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What did I do today to better my skills?

It’s a question Sarah Toeaina routinely asks. As a reminder, she has the query stuck to a mirror she sees every morning. And there are other motivational messages dotting the home.

“Around my house, in my room, on my bathroom mirror, I have sticky notes or pieces of paper of all the goals I want to achieve through the week, month and year,” Toeaina said. “I just like to see progress and always get better.”

Toeaina became the first athlete to earn 12 varsity letters at Kentwood High School. As a senior, Toeaina was integral in the Conquerors’ run to state in volleyball and basketball and she also medaled in two events at the 4A state track and field meet.

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Capping an outstanding prep career, Toeaina is The Seattle Times Female High School Athlete of the Year.

Coaches rave about her and athletic director Jo Anne Daughtry considers Toeaina the best multi-sport female athlete she’s seen in her 31 years at the school. The compliments encompass far more than her athleticism.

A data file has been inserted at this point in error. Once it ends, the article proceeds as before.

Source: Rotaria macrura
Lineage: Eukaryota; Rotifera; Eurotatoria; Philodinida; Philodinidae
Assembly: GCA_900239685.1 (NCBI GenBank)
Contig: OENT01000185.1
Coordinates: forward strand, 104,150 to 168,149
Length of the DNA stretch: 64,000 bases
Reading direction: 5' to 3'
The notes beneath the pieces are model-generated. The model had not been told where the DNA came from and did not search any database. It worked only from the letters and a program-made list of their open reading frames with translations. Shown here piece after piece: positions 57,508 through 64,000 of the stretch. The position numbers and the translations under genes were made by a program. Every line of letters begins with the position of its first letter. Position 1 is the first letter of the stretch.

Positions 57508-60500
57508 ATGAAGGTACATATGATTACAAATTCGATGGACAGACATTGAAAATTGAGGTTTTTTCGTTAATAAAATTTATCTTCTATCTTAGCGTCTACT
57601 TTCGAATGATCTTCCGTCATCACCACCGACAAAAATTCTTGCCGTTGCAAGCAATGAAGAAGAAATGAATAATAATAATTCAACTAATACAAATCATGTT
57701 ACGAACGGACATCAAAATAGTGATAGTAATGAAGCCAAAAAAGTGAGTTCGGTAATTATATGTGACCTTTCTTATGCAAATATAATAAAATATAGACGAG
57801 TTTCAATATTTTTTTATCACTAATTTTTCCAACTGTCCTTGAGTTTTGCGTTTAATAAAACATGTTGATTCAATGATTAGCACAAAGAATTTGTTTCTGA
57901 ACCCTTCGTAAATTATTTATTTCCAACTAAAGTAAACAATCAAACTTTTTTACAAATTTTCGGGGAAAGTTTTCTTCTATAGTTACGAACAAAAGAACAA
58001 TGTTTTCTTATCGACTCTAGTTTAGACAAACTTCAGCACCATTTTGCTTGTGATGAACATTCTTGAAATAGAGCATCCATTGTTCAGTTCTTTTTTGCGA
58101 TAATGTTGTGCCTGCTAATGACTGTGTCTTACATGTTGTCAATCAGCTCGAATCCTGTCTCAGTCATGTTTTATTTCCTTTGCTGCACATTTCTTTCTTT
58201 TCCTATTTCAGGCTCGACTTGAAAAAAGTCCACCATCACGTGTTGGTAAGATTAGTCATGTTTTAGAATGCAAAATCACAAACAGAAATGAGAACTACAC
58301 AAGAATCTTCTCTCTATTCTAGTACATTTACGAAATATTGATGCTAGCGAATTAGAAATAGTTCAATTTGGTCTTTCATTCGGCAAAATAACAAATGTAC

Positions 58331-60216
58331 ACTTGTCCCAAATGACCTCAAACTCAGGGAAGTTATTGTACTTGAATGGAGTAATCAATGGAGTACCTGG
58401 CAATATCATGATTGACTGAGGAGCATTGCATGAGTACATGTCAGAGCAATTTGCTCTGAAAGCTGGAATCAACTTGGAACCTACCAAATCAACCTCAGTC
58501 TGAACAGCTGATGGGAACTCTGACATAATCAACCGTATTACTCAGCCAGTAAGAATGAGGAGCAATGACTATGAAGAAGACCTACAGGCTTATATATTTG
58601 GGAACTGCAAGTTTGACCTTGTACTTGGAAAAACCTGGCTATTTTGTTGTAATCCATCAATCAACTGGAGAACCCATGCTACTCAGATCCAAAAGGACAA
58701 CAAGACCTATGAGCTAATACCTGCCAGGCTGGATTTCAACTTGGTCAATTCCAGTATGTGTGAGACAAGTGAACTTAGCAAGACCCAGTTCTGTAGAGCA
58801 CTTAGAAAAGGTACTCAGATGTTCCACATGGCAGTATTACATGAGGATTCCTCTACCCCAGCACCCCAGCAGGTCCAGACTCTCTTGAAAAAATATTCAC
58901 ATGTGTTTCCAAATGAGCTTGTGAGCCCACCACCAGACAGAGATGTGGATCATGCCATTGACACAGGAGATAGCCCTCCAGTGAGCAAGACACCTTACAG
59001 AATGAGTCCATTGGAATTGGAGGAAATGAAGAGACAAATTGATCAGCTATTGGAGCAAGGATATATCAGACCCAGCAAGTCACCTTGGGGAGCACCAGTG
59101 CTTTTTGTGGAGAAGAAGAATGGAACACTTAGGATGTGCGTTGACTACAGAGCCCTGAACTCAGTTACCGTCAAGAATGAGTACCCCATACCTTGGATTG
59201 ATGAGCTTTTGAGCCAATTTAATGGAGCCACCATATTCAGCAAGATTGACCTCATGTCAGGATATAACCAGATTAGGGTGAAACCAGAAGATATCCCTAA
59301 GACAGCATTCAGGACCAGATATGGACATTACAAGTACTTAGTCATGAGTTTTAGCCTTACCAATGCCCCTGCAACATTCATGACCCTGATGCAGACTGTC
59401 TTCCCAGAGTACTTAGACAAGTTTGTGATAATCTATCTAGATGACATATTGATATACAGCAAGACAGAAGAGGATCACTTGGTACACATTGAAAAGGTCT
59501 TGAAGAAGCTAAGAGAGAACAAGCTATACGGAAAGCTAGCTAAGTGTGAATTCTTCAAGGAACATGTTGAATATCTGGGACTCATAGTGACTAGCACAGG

“She is one of the most humble, dedicated, team-first athletes I have ever met,” Doughtry said.

Even on her 18th birthday earlier this week, Toeaina made sure she got in a morning workout designed to help her succeed in basketball – her first love – at the University of Hawaii, where her parents were both athletes. She is eager to see the progress she can make while finally focusing on just one sport and admits her ultimate goal is to play professional basketball.

Her potential in basketball and volleyball stood out her freshman year, when she started in both sports. She helped the Conquerors reach the state-championship game in volleyball as a sophomore, and the five-set loss to Olympia stuck with her.

“That definitely made me push harder every year after that for every sport,” Toeaina said.

She turned out for track at the urging of older sister Alyx, now a thrower at Washington. It was at the district meet her freshman year where Sarah demonstrated her character.

She already had qualified for state in four events and was running in the last race of the 300 hurdles for seeding purposes only. She remembers an extra burst of adrenaline when she got the early lead over a girl favored to win the state title. But her approach to the third hurdle was off. She hit it and feel awkwardly, badly spraining an ankle.

In her mind, Toeaina heard her father yell, “Get up and finish the race!” She did just that, refusing help and hopping her way to the finish, gingerly stepping over the remaining hurdles as fans clapped and cheered.

“Her attitude and courage left a mark on everyone who saw that race. I know I will never forget it,” coach Stephen Roche said, adding she is “everything you hope your daughter would grow up to be.”

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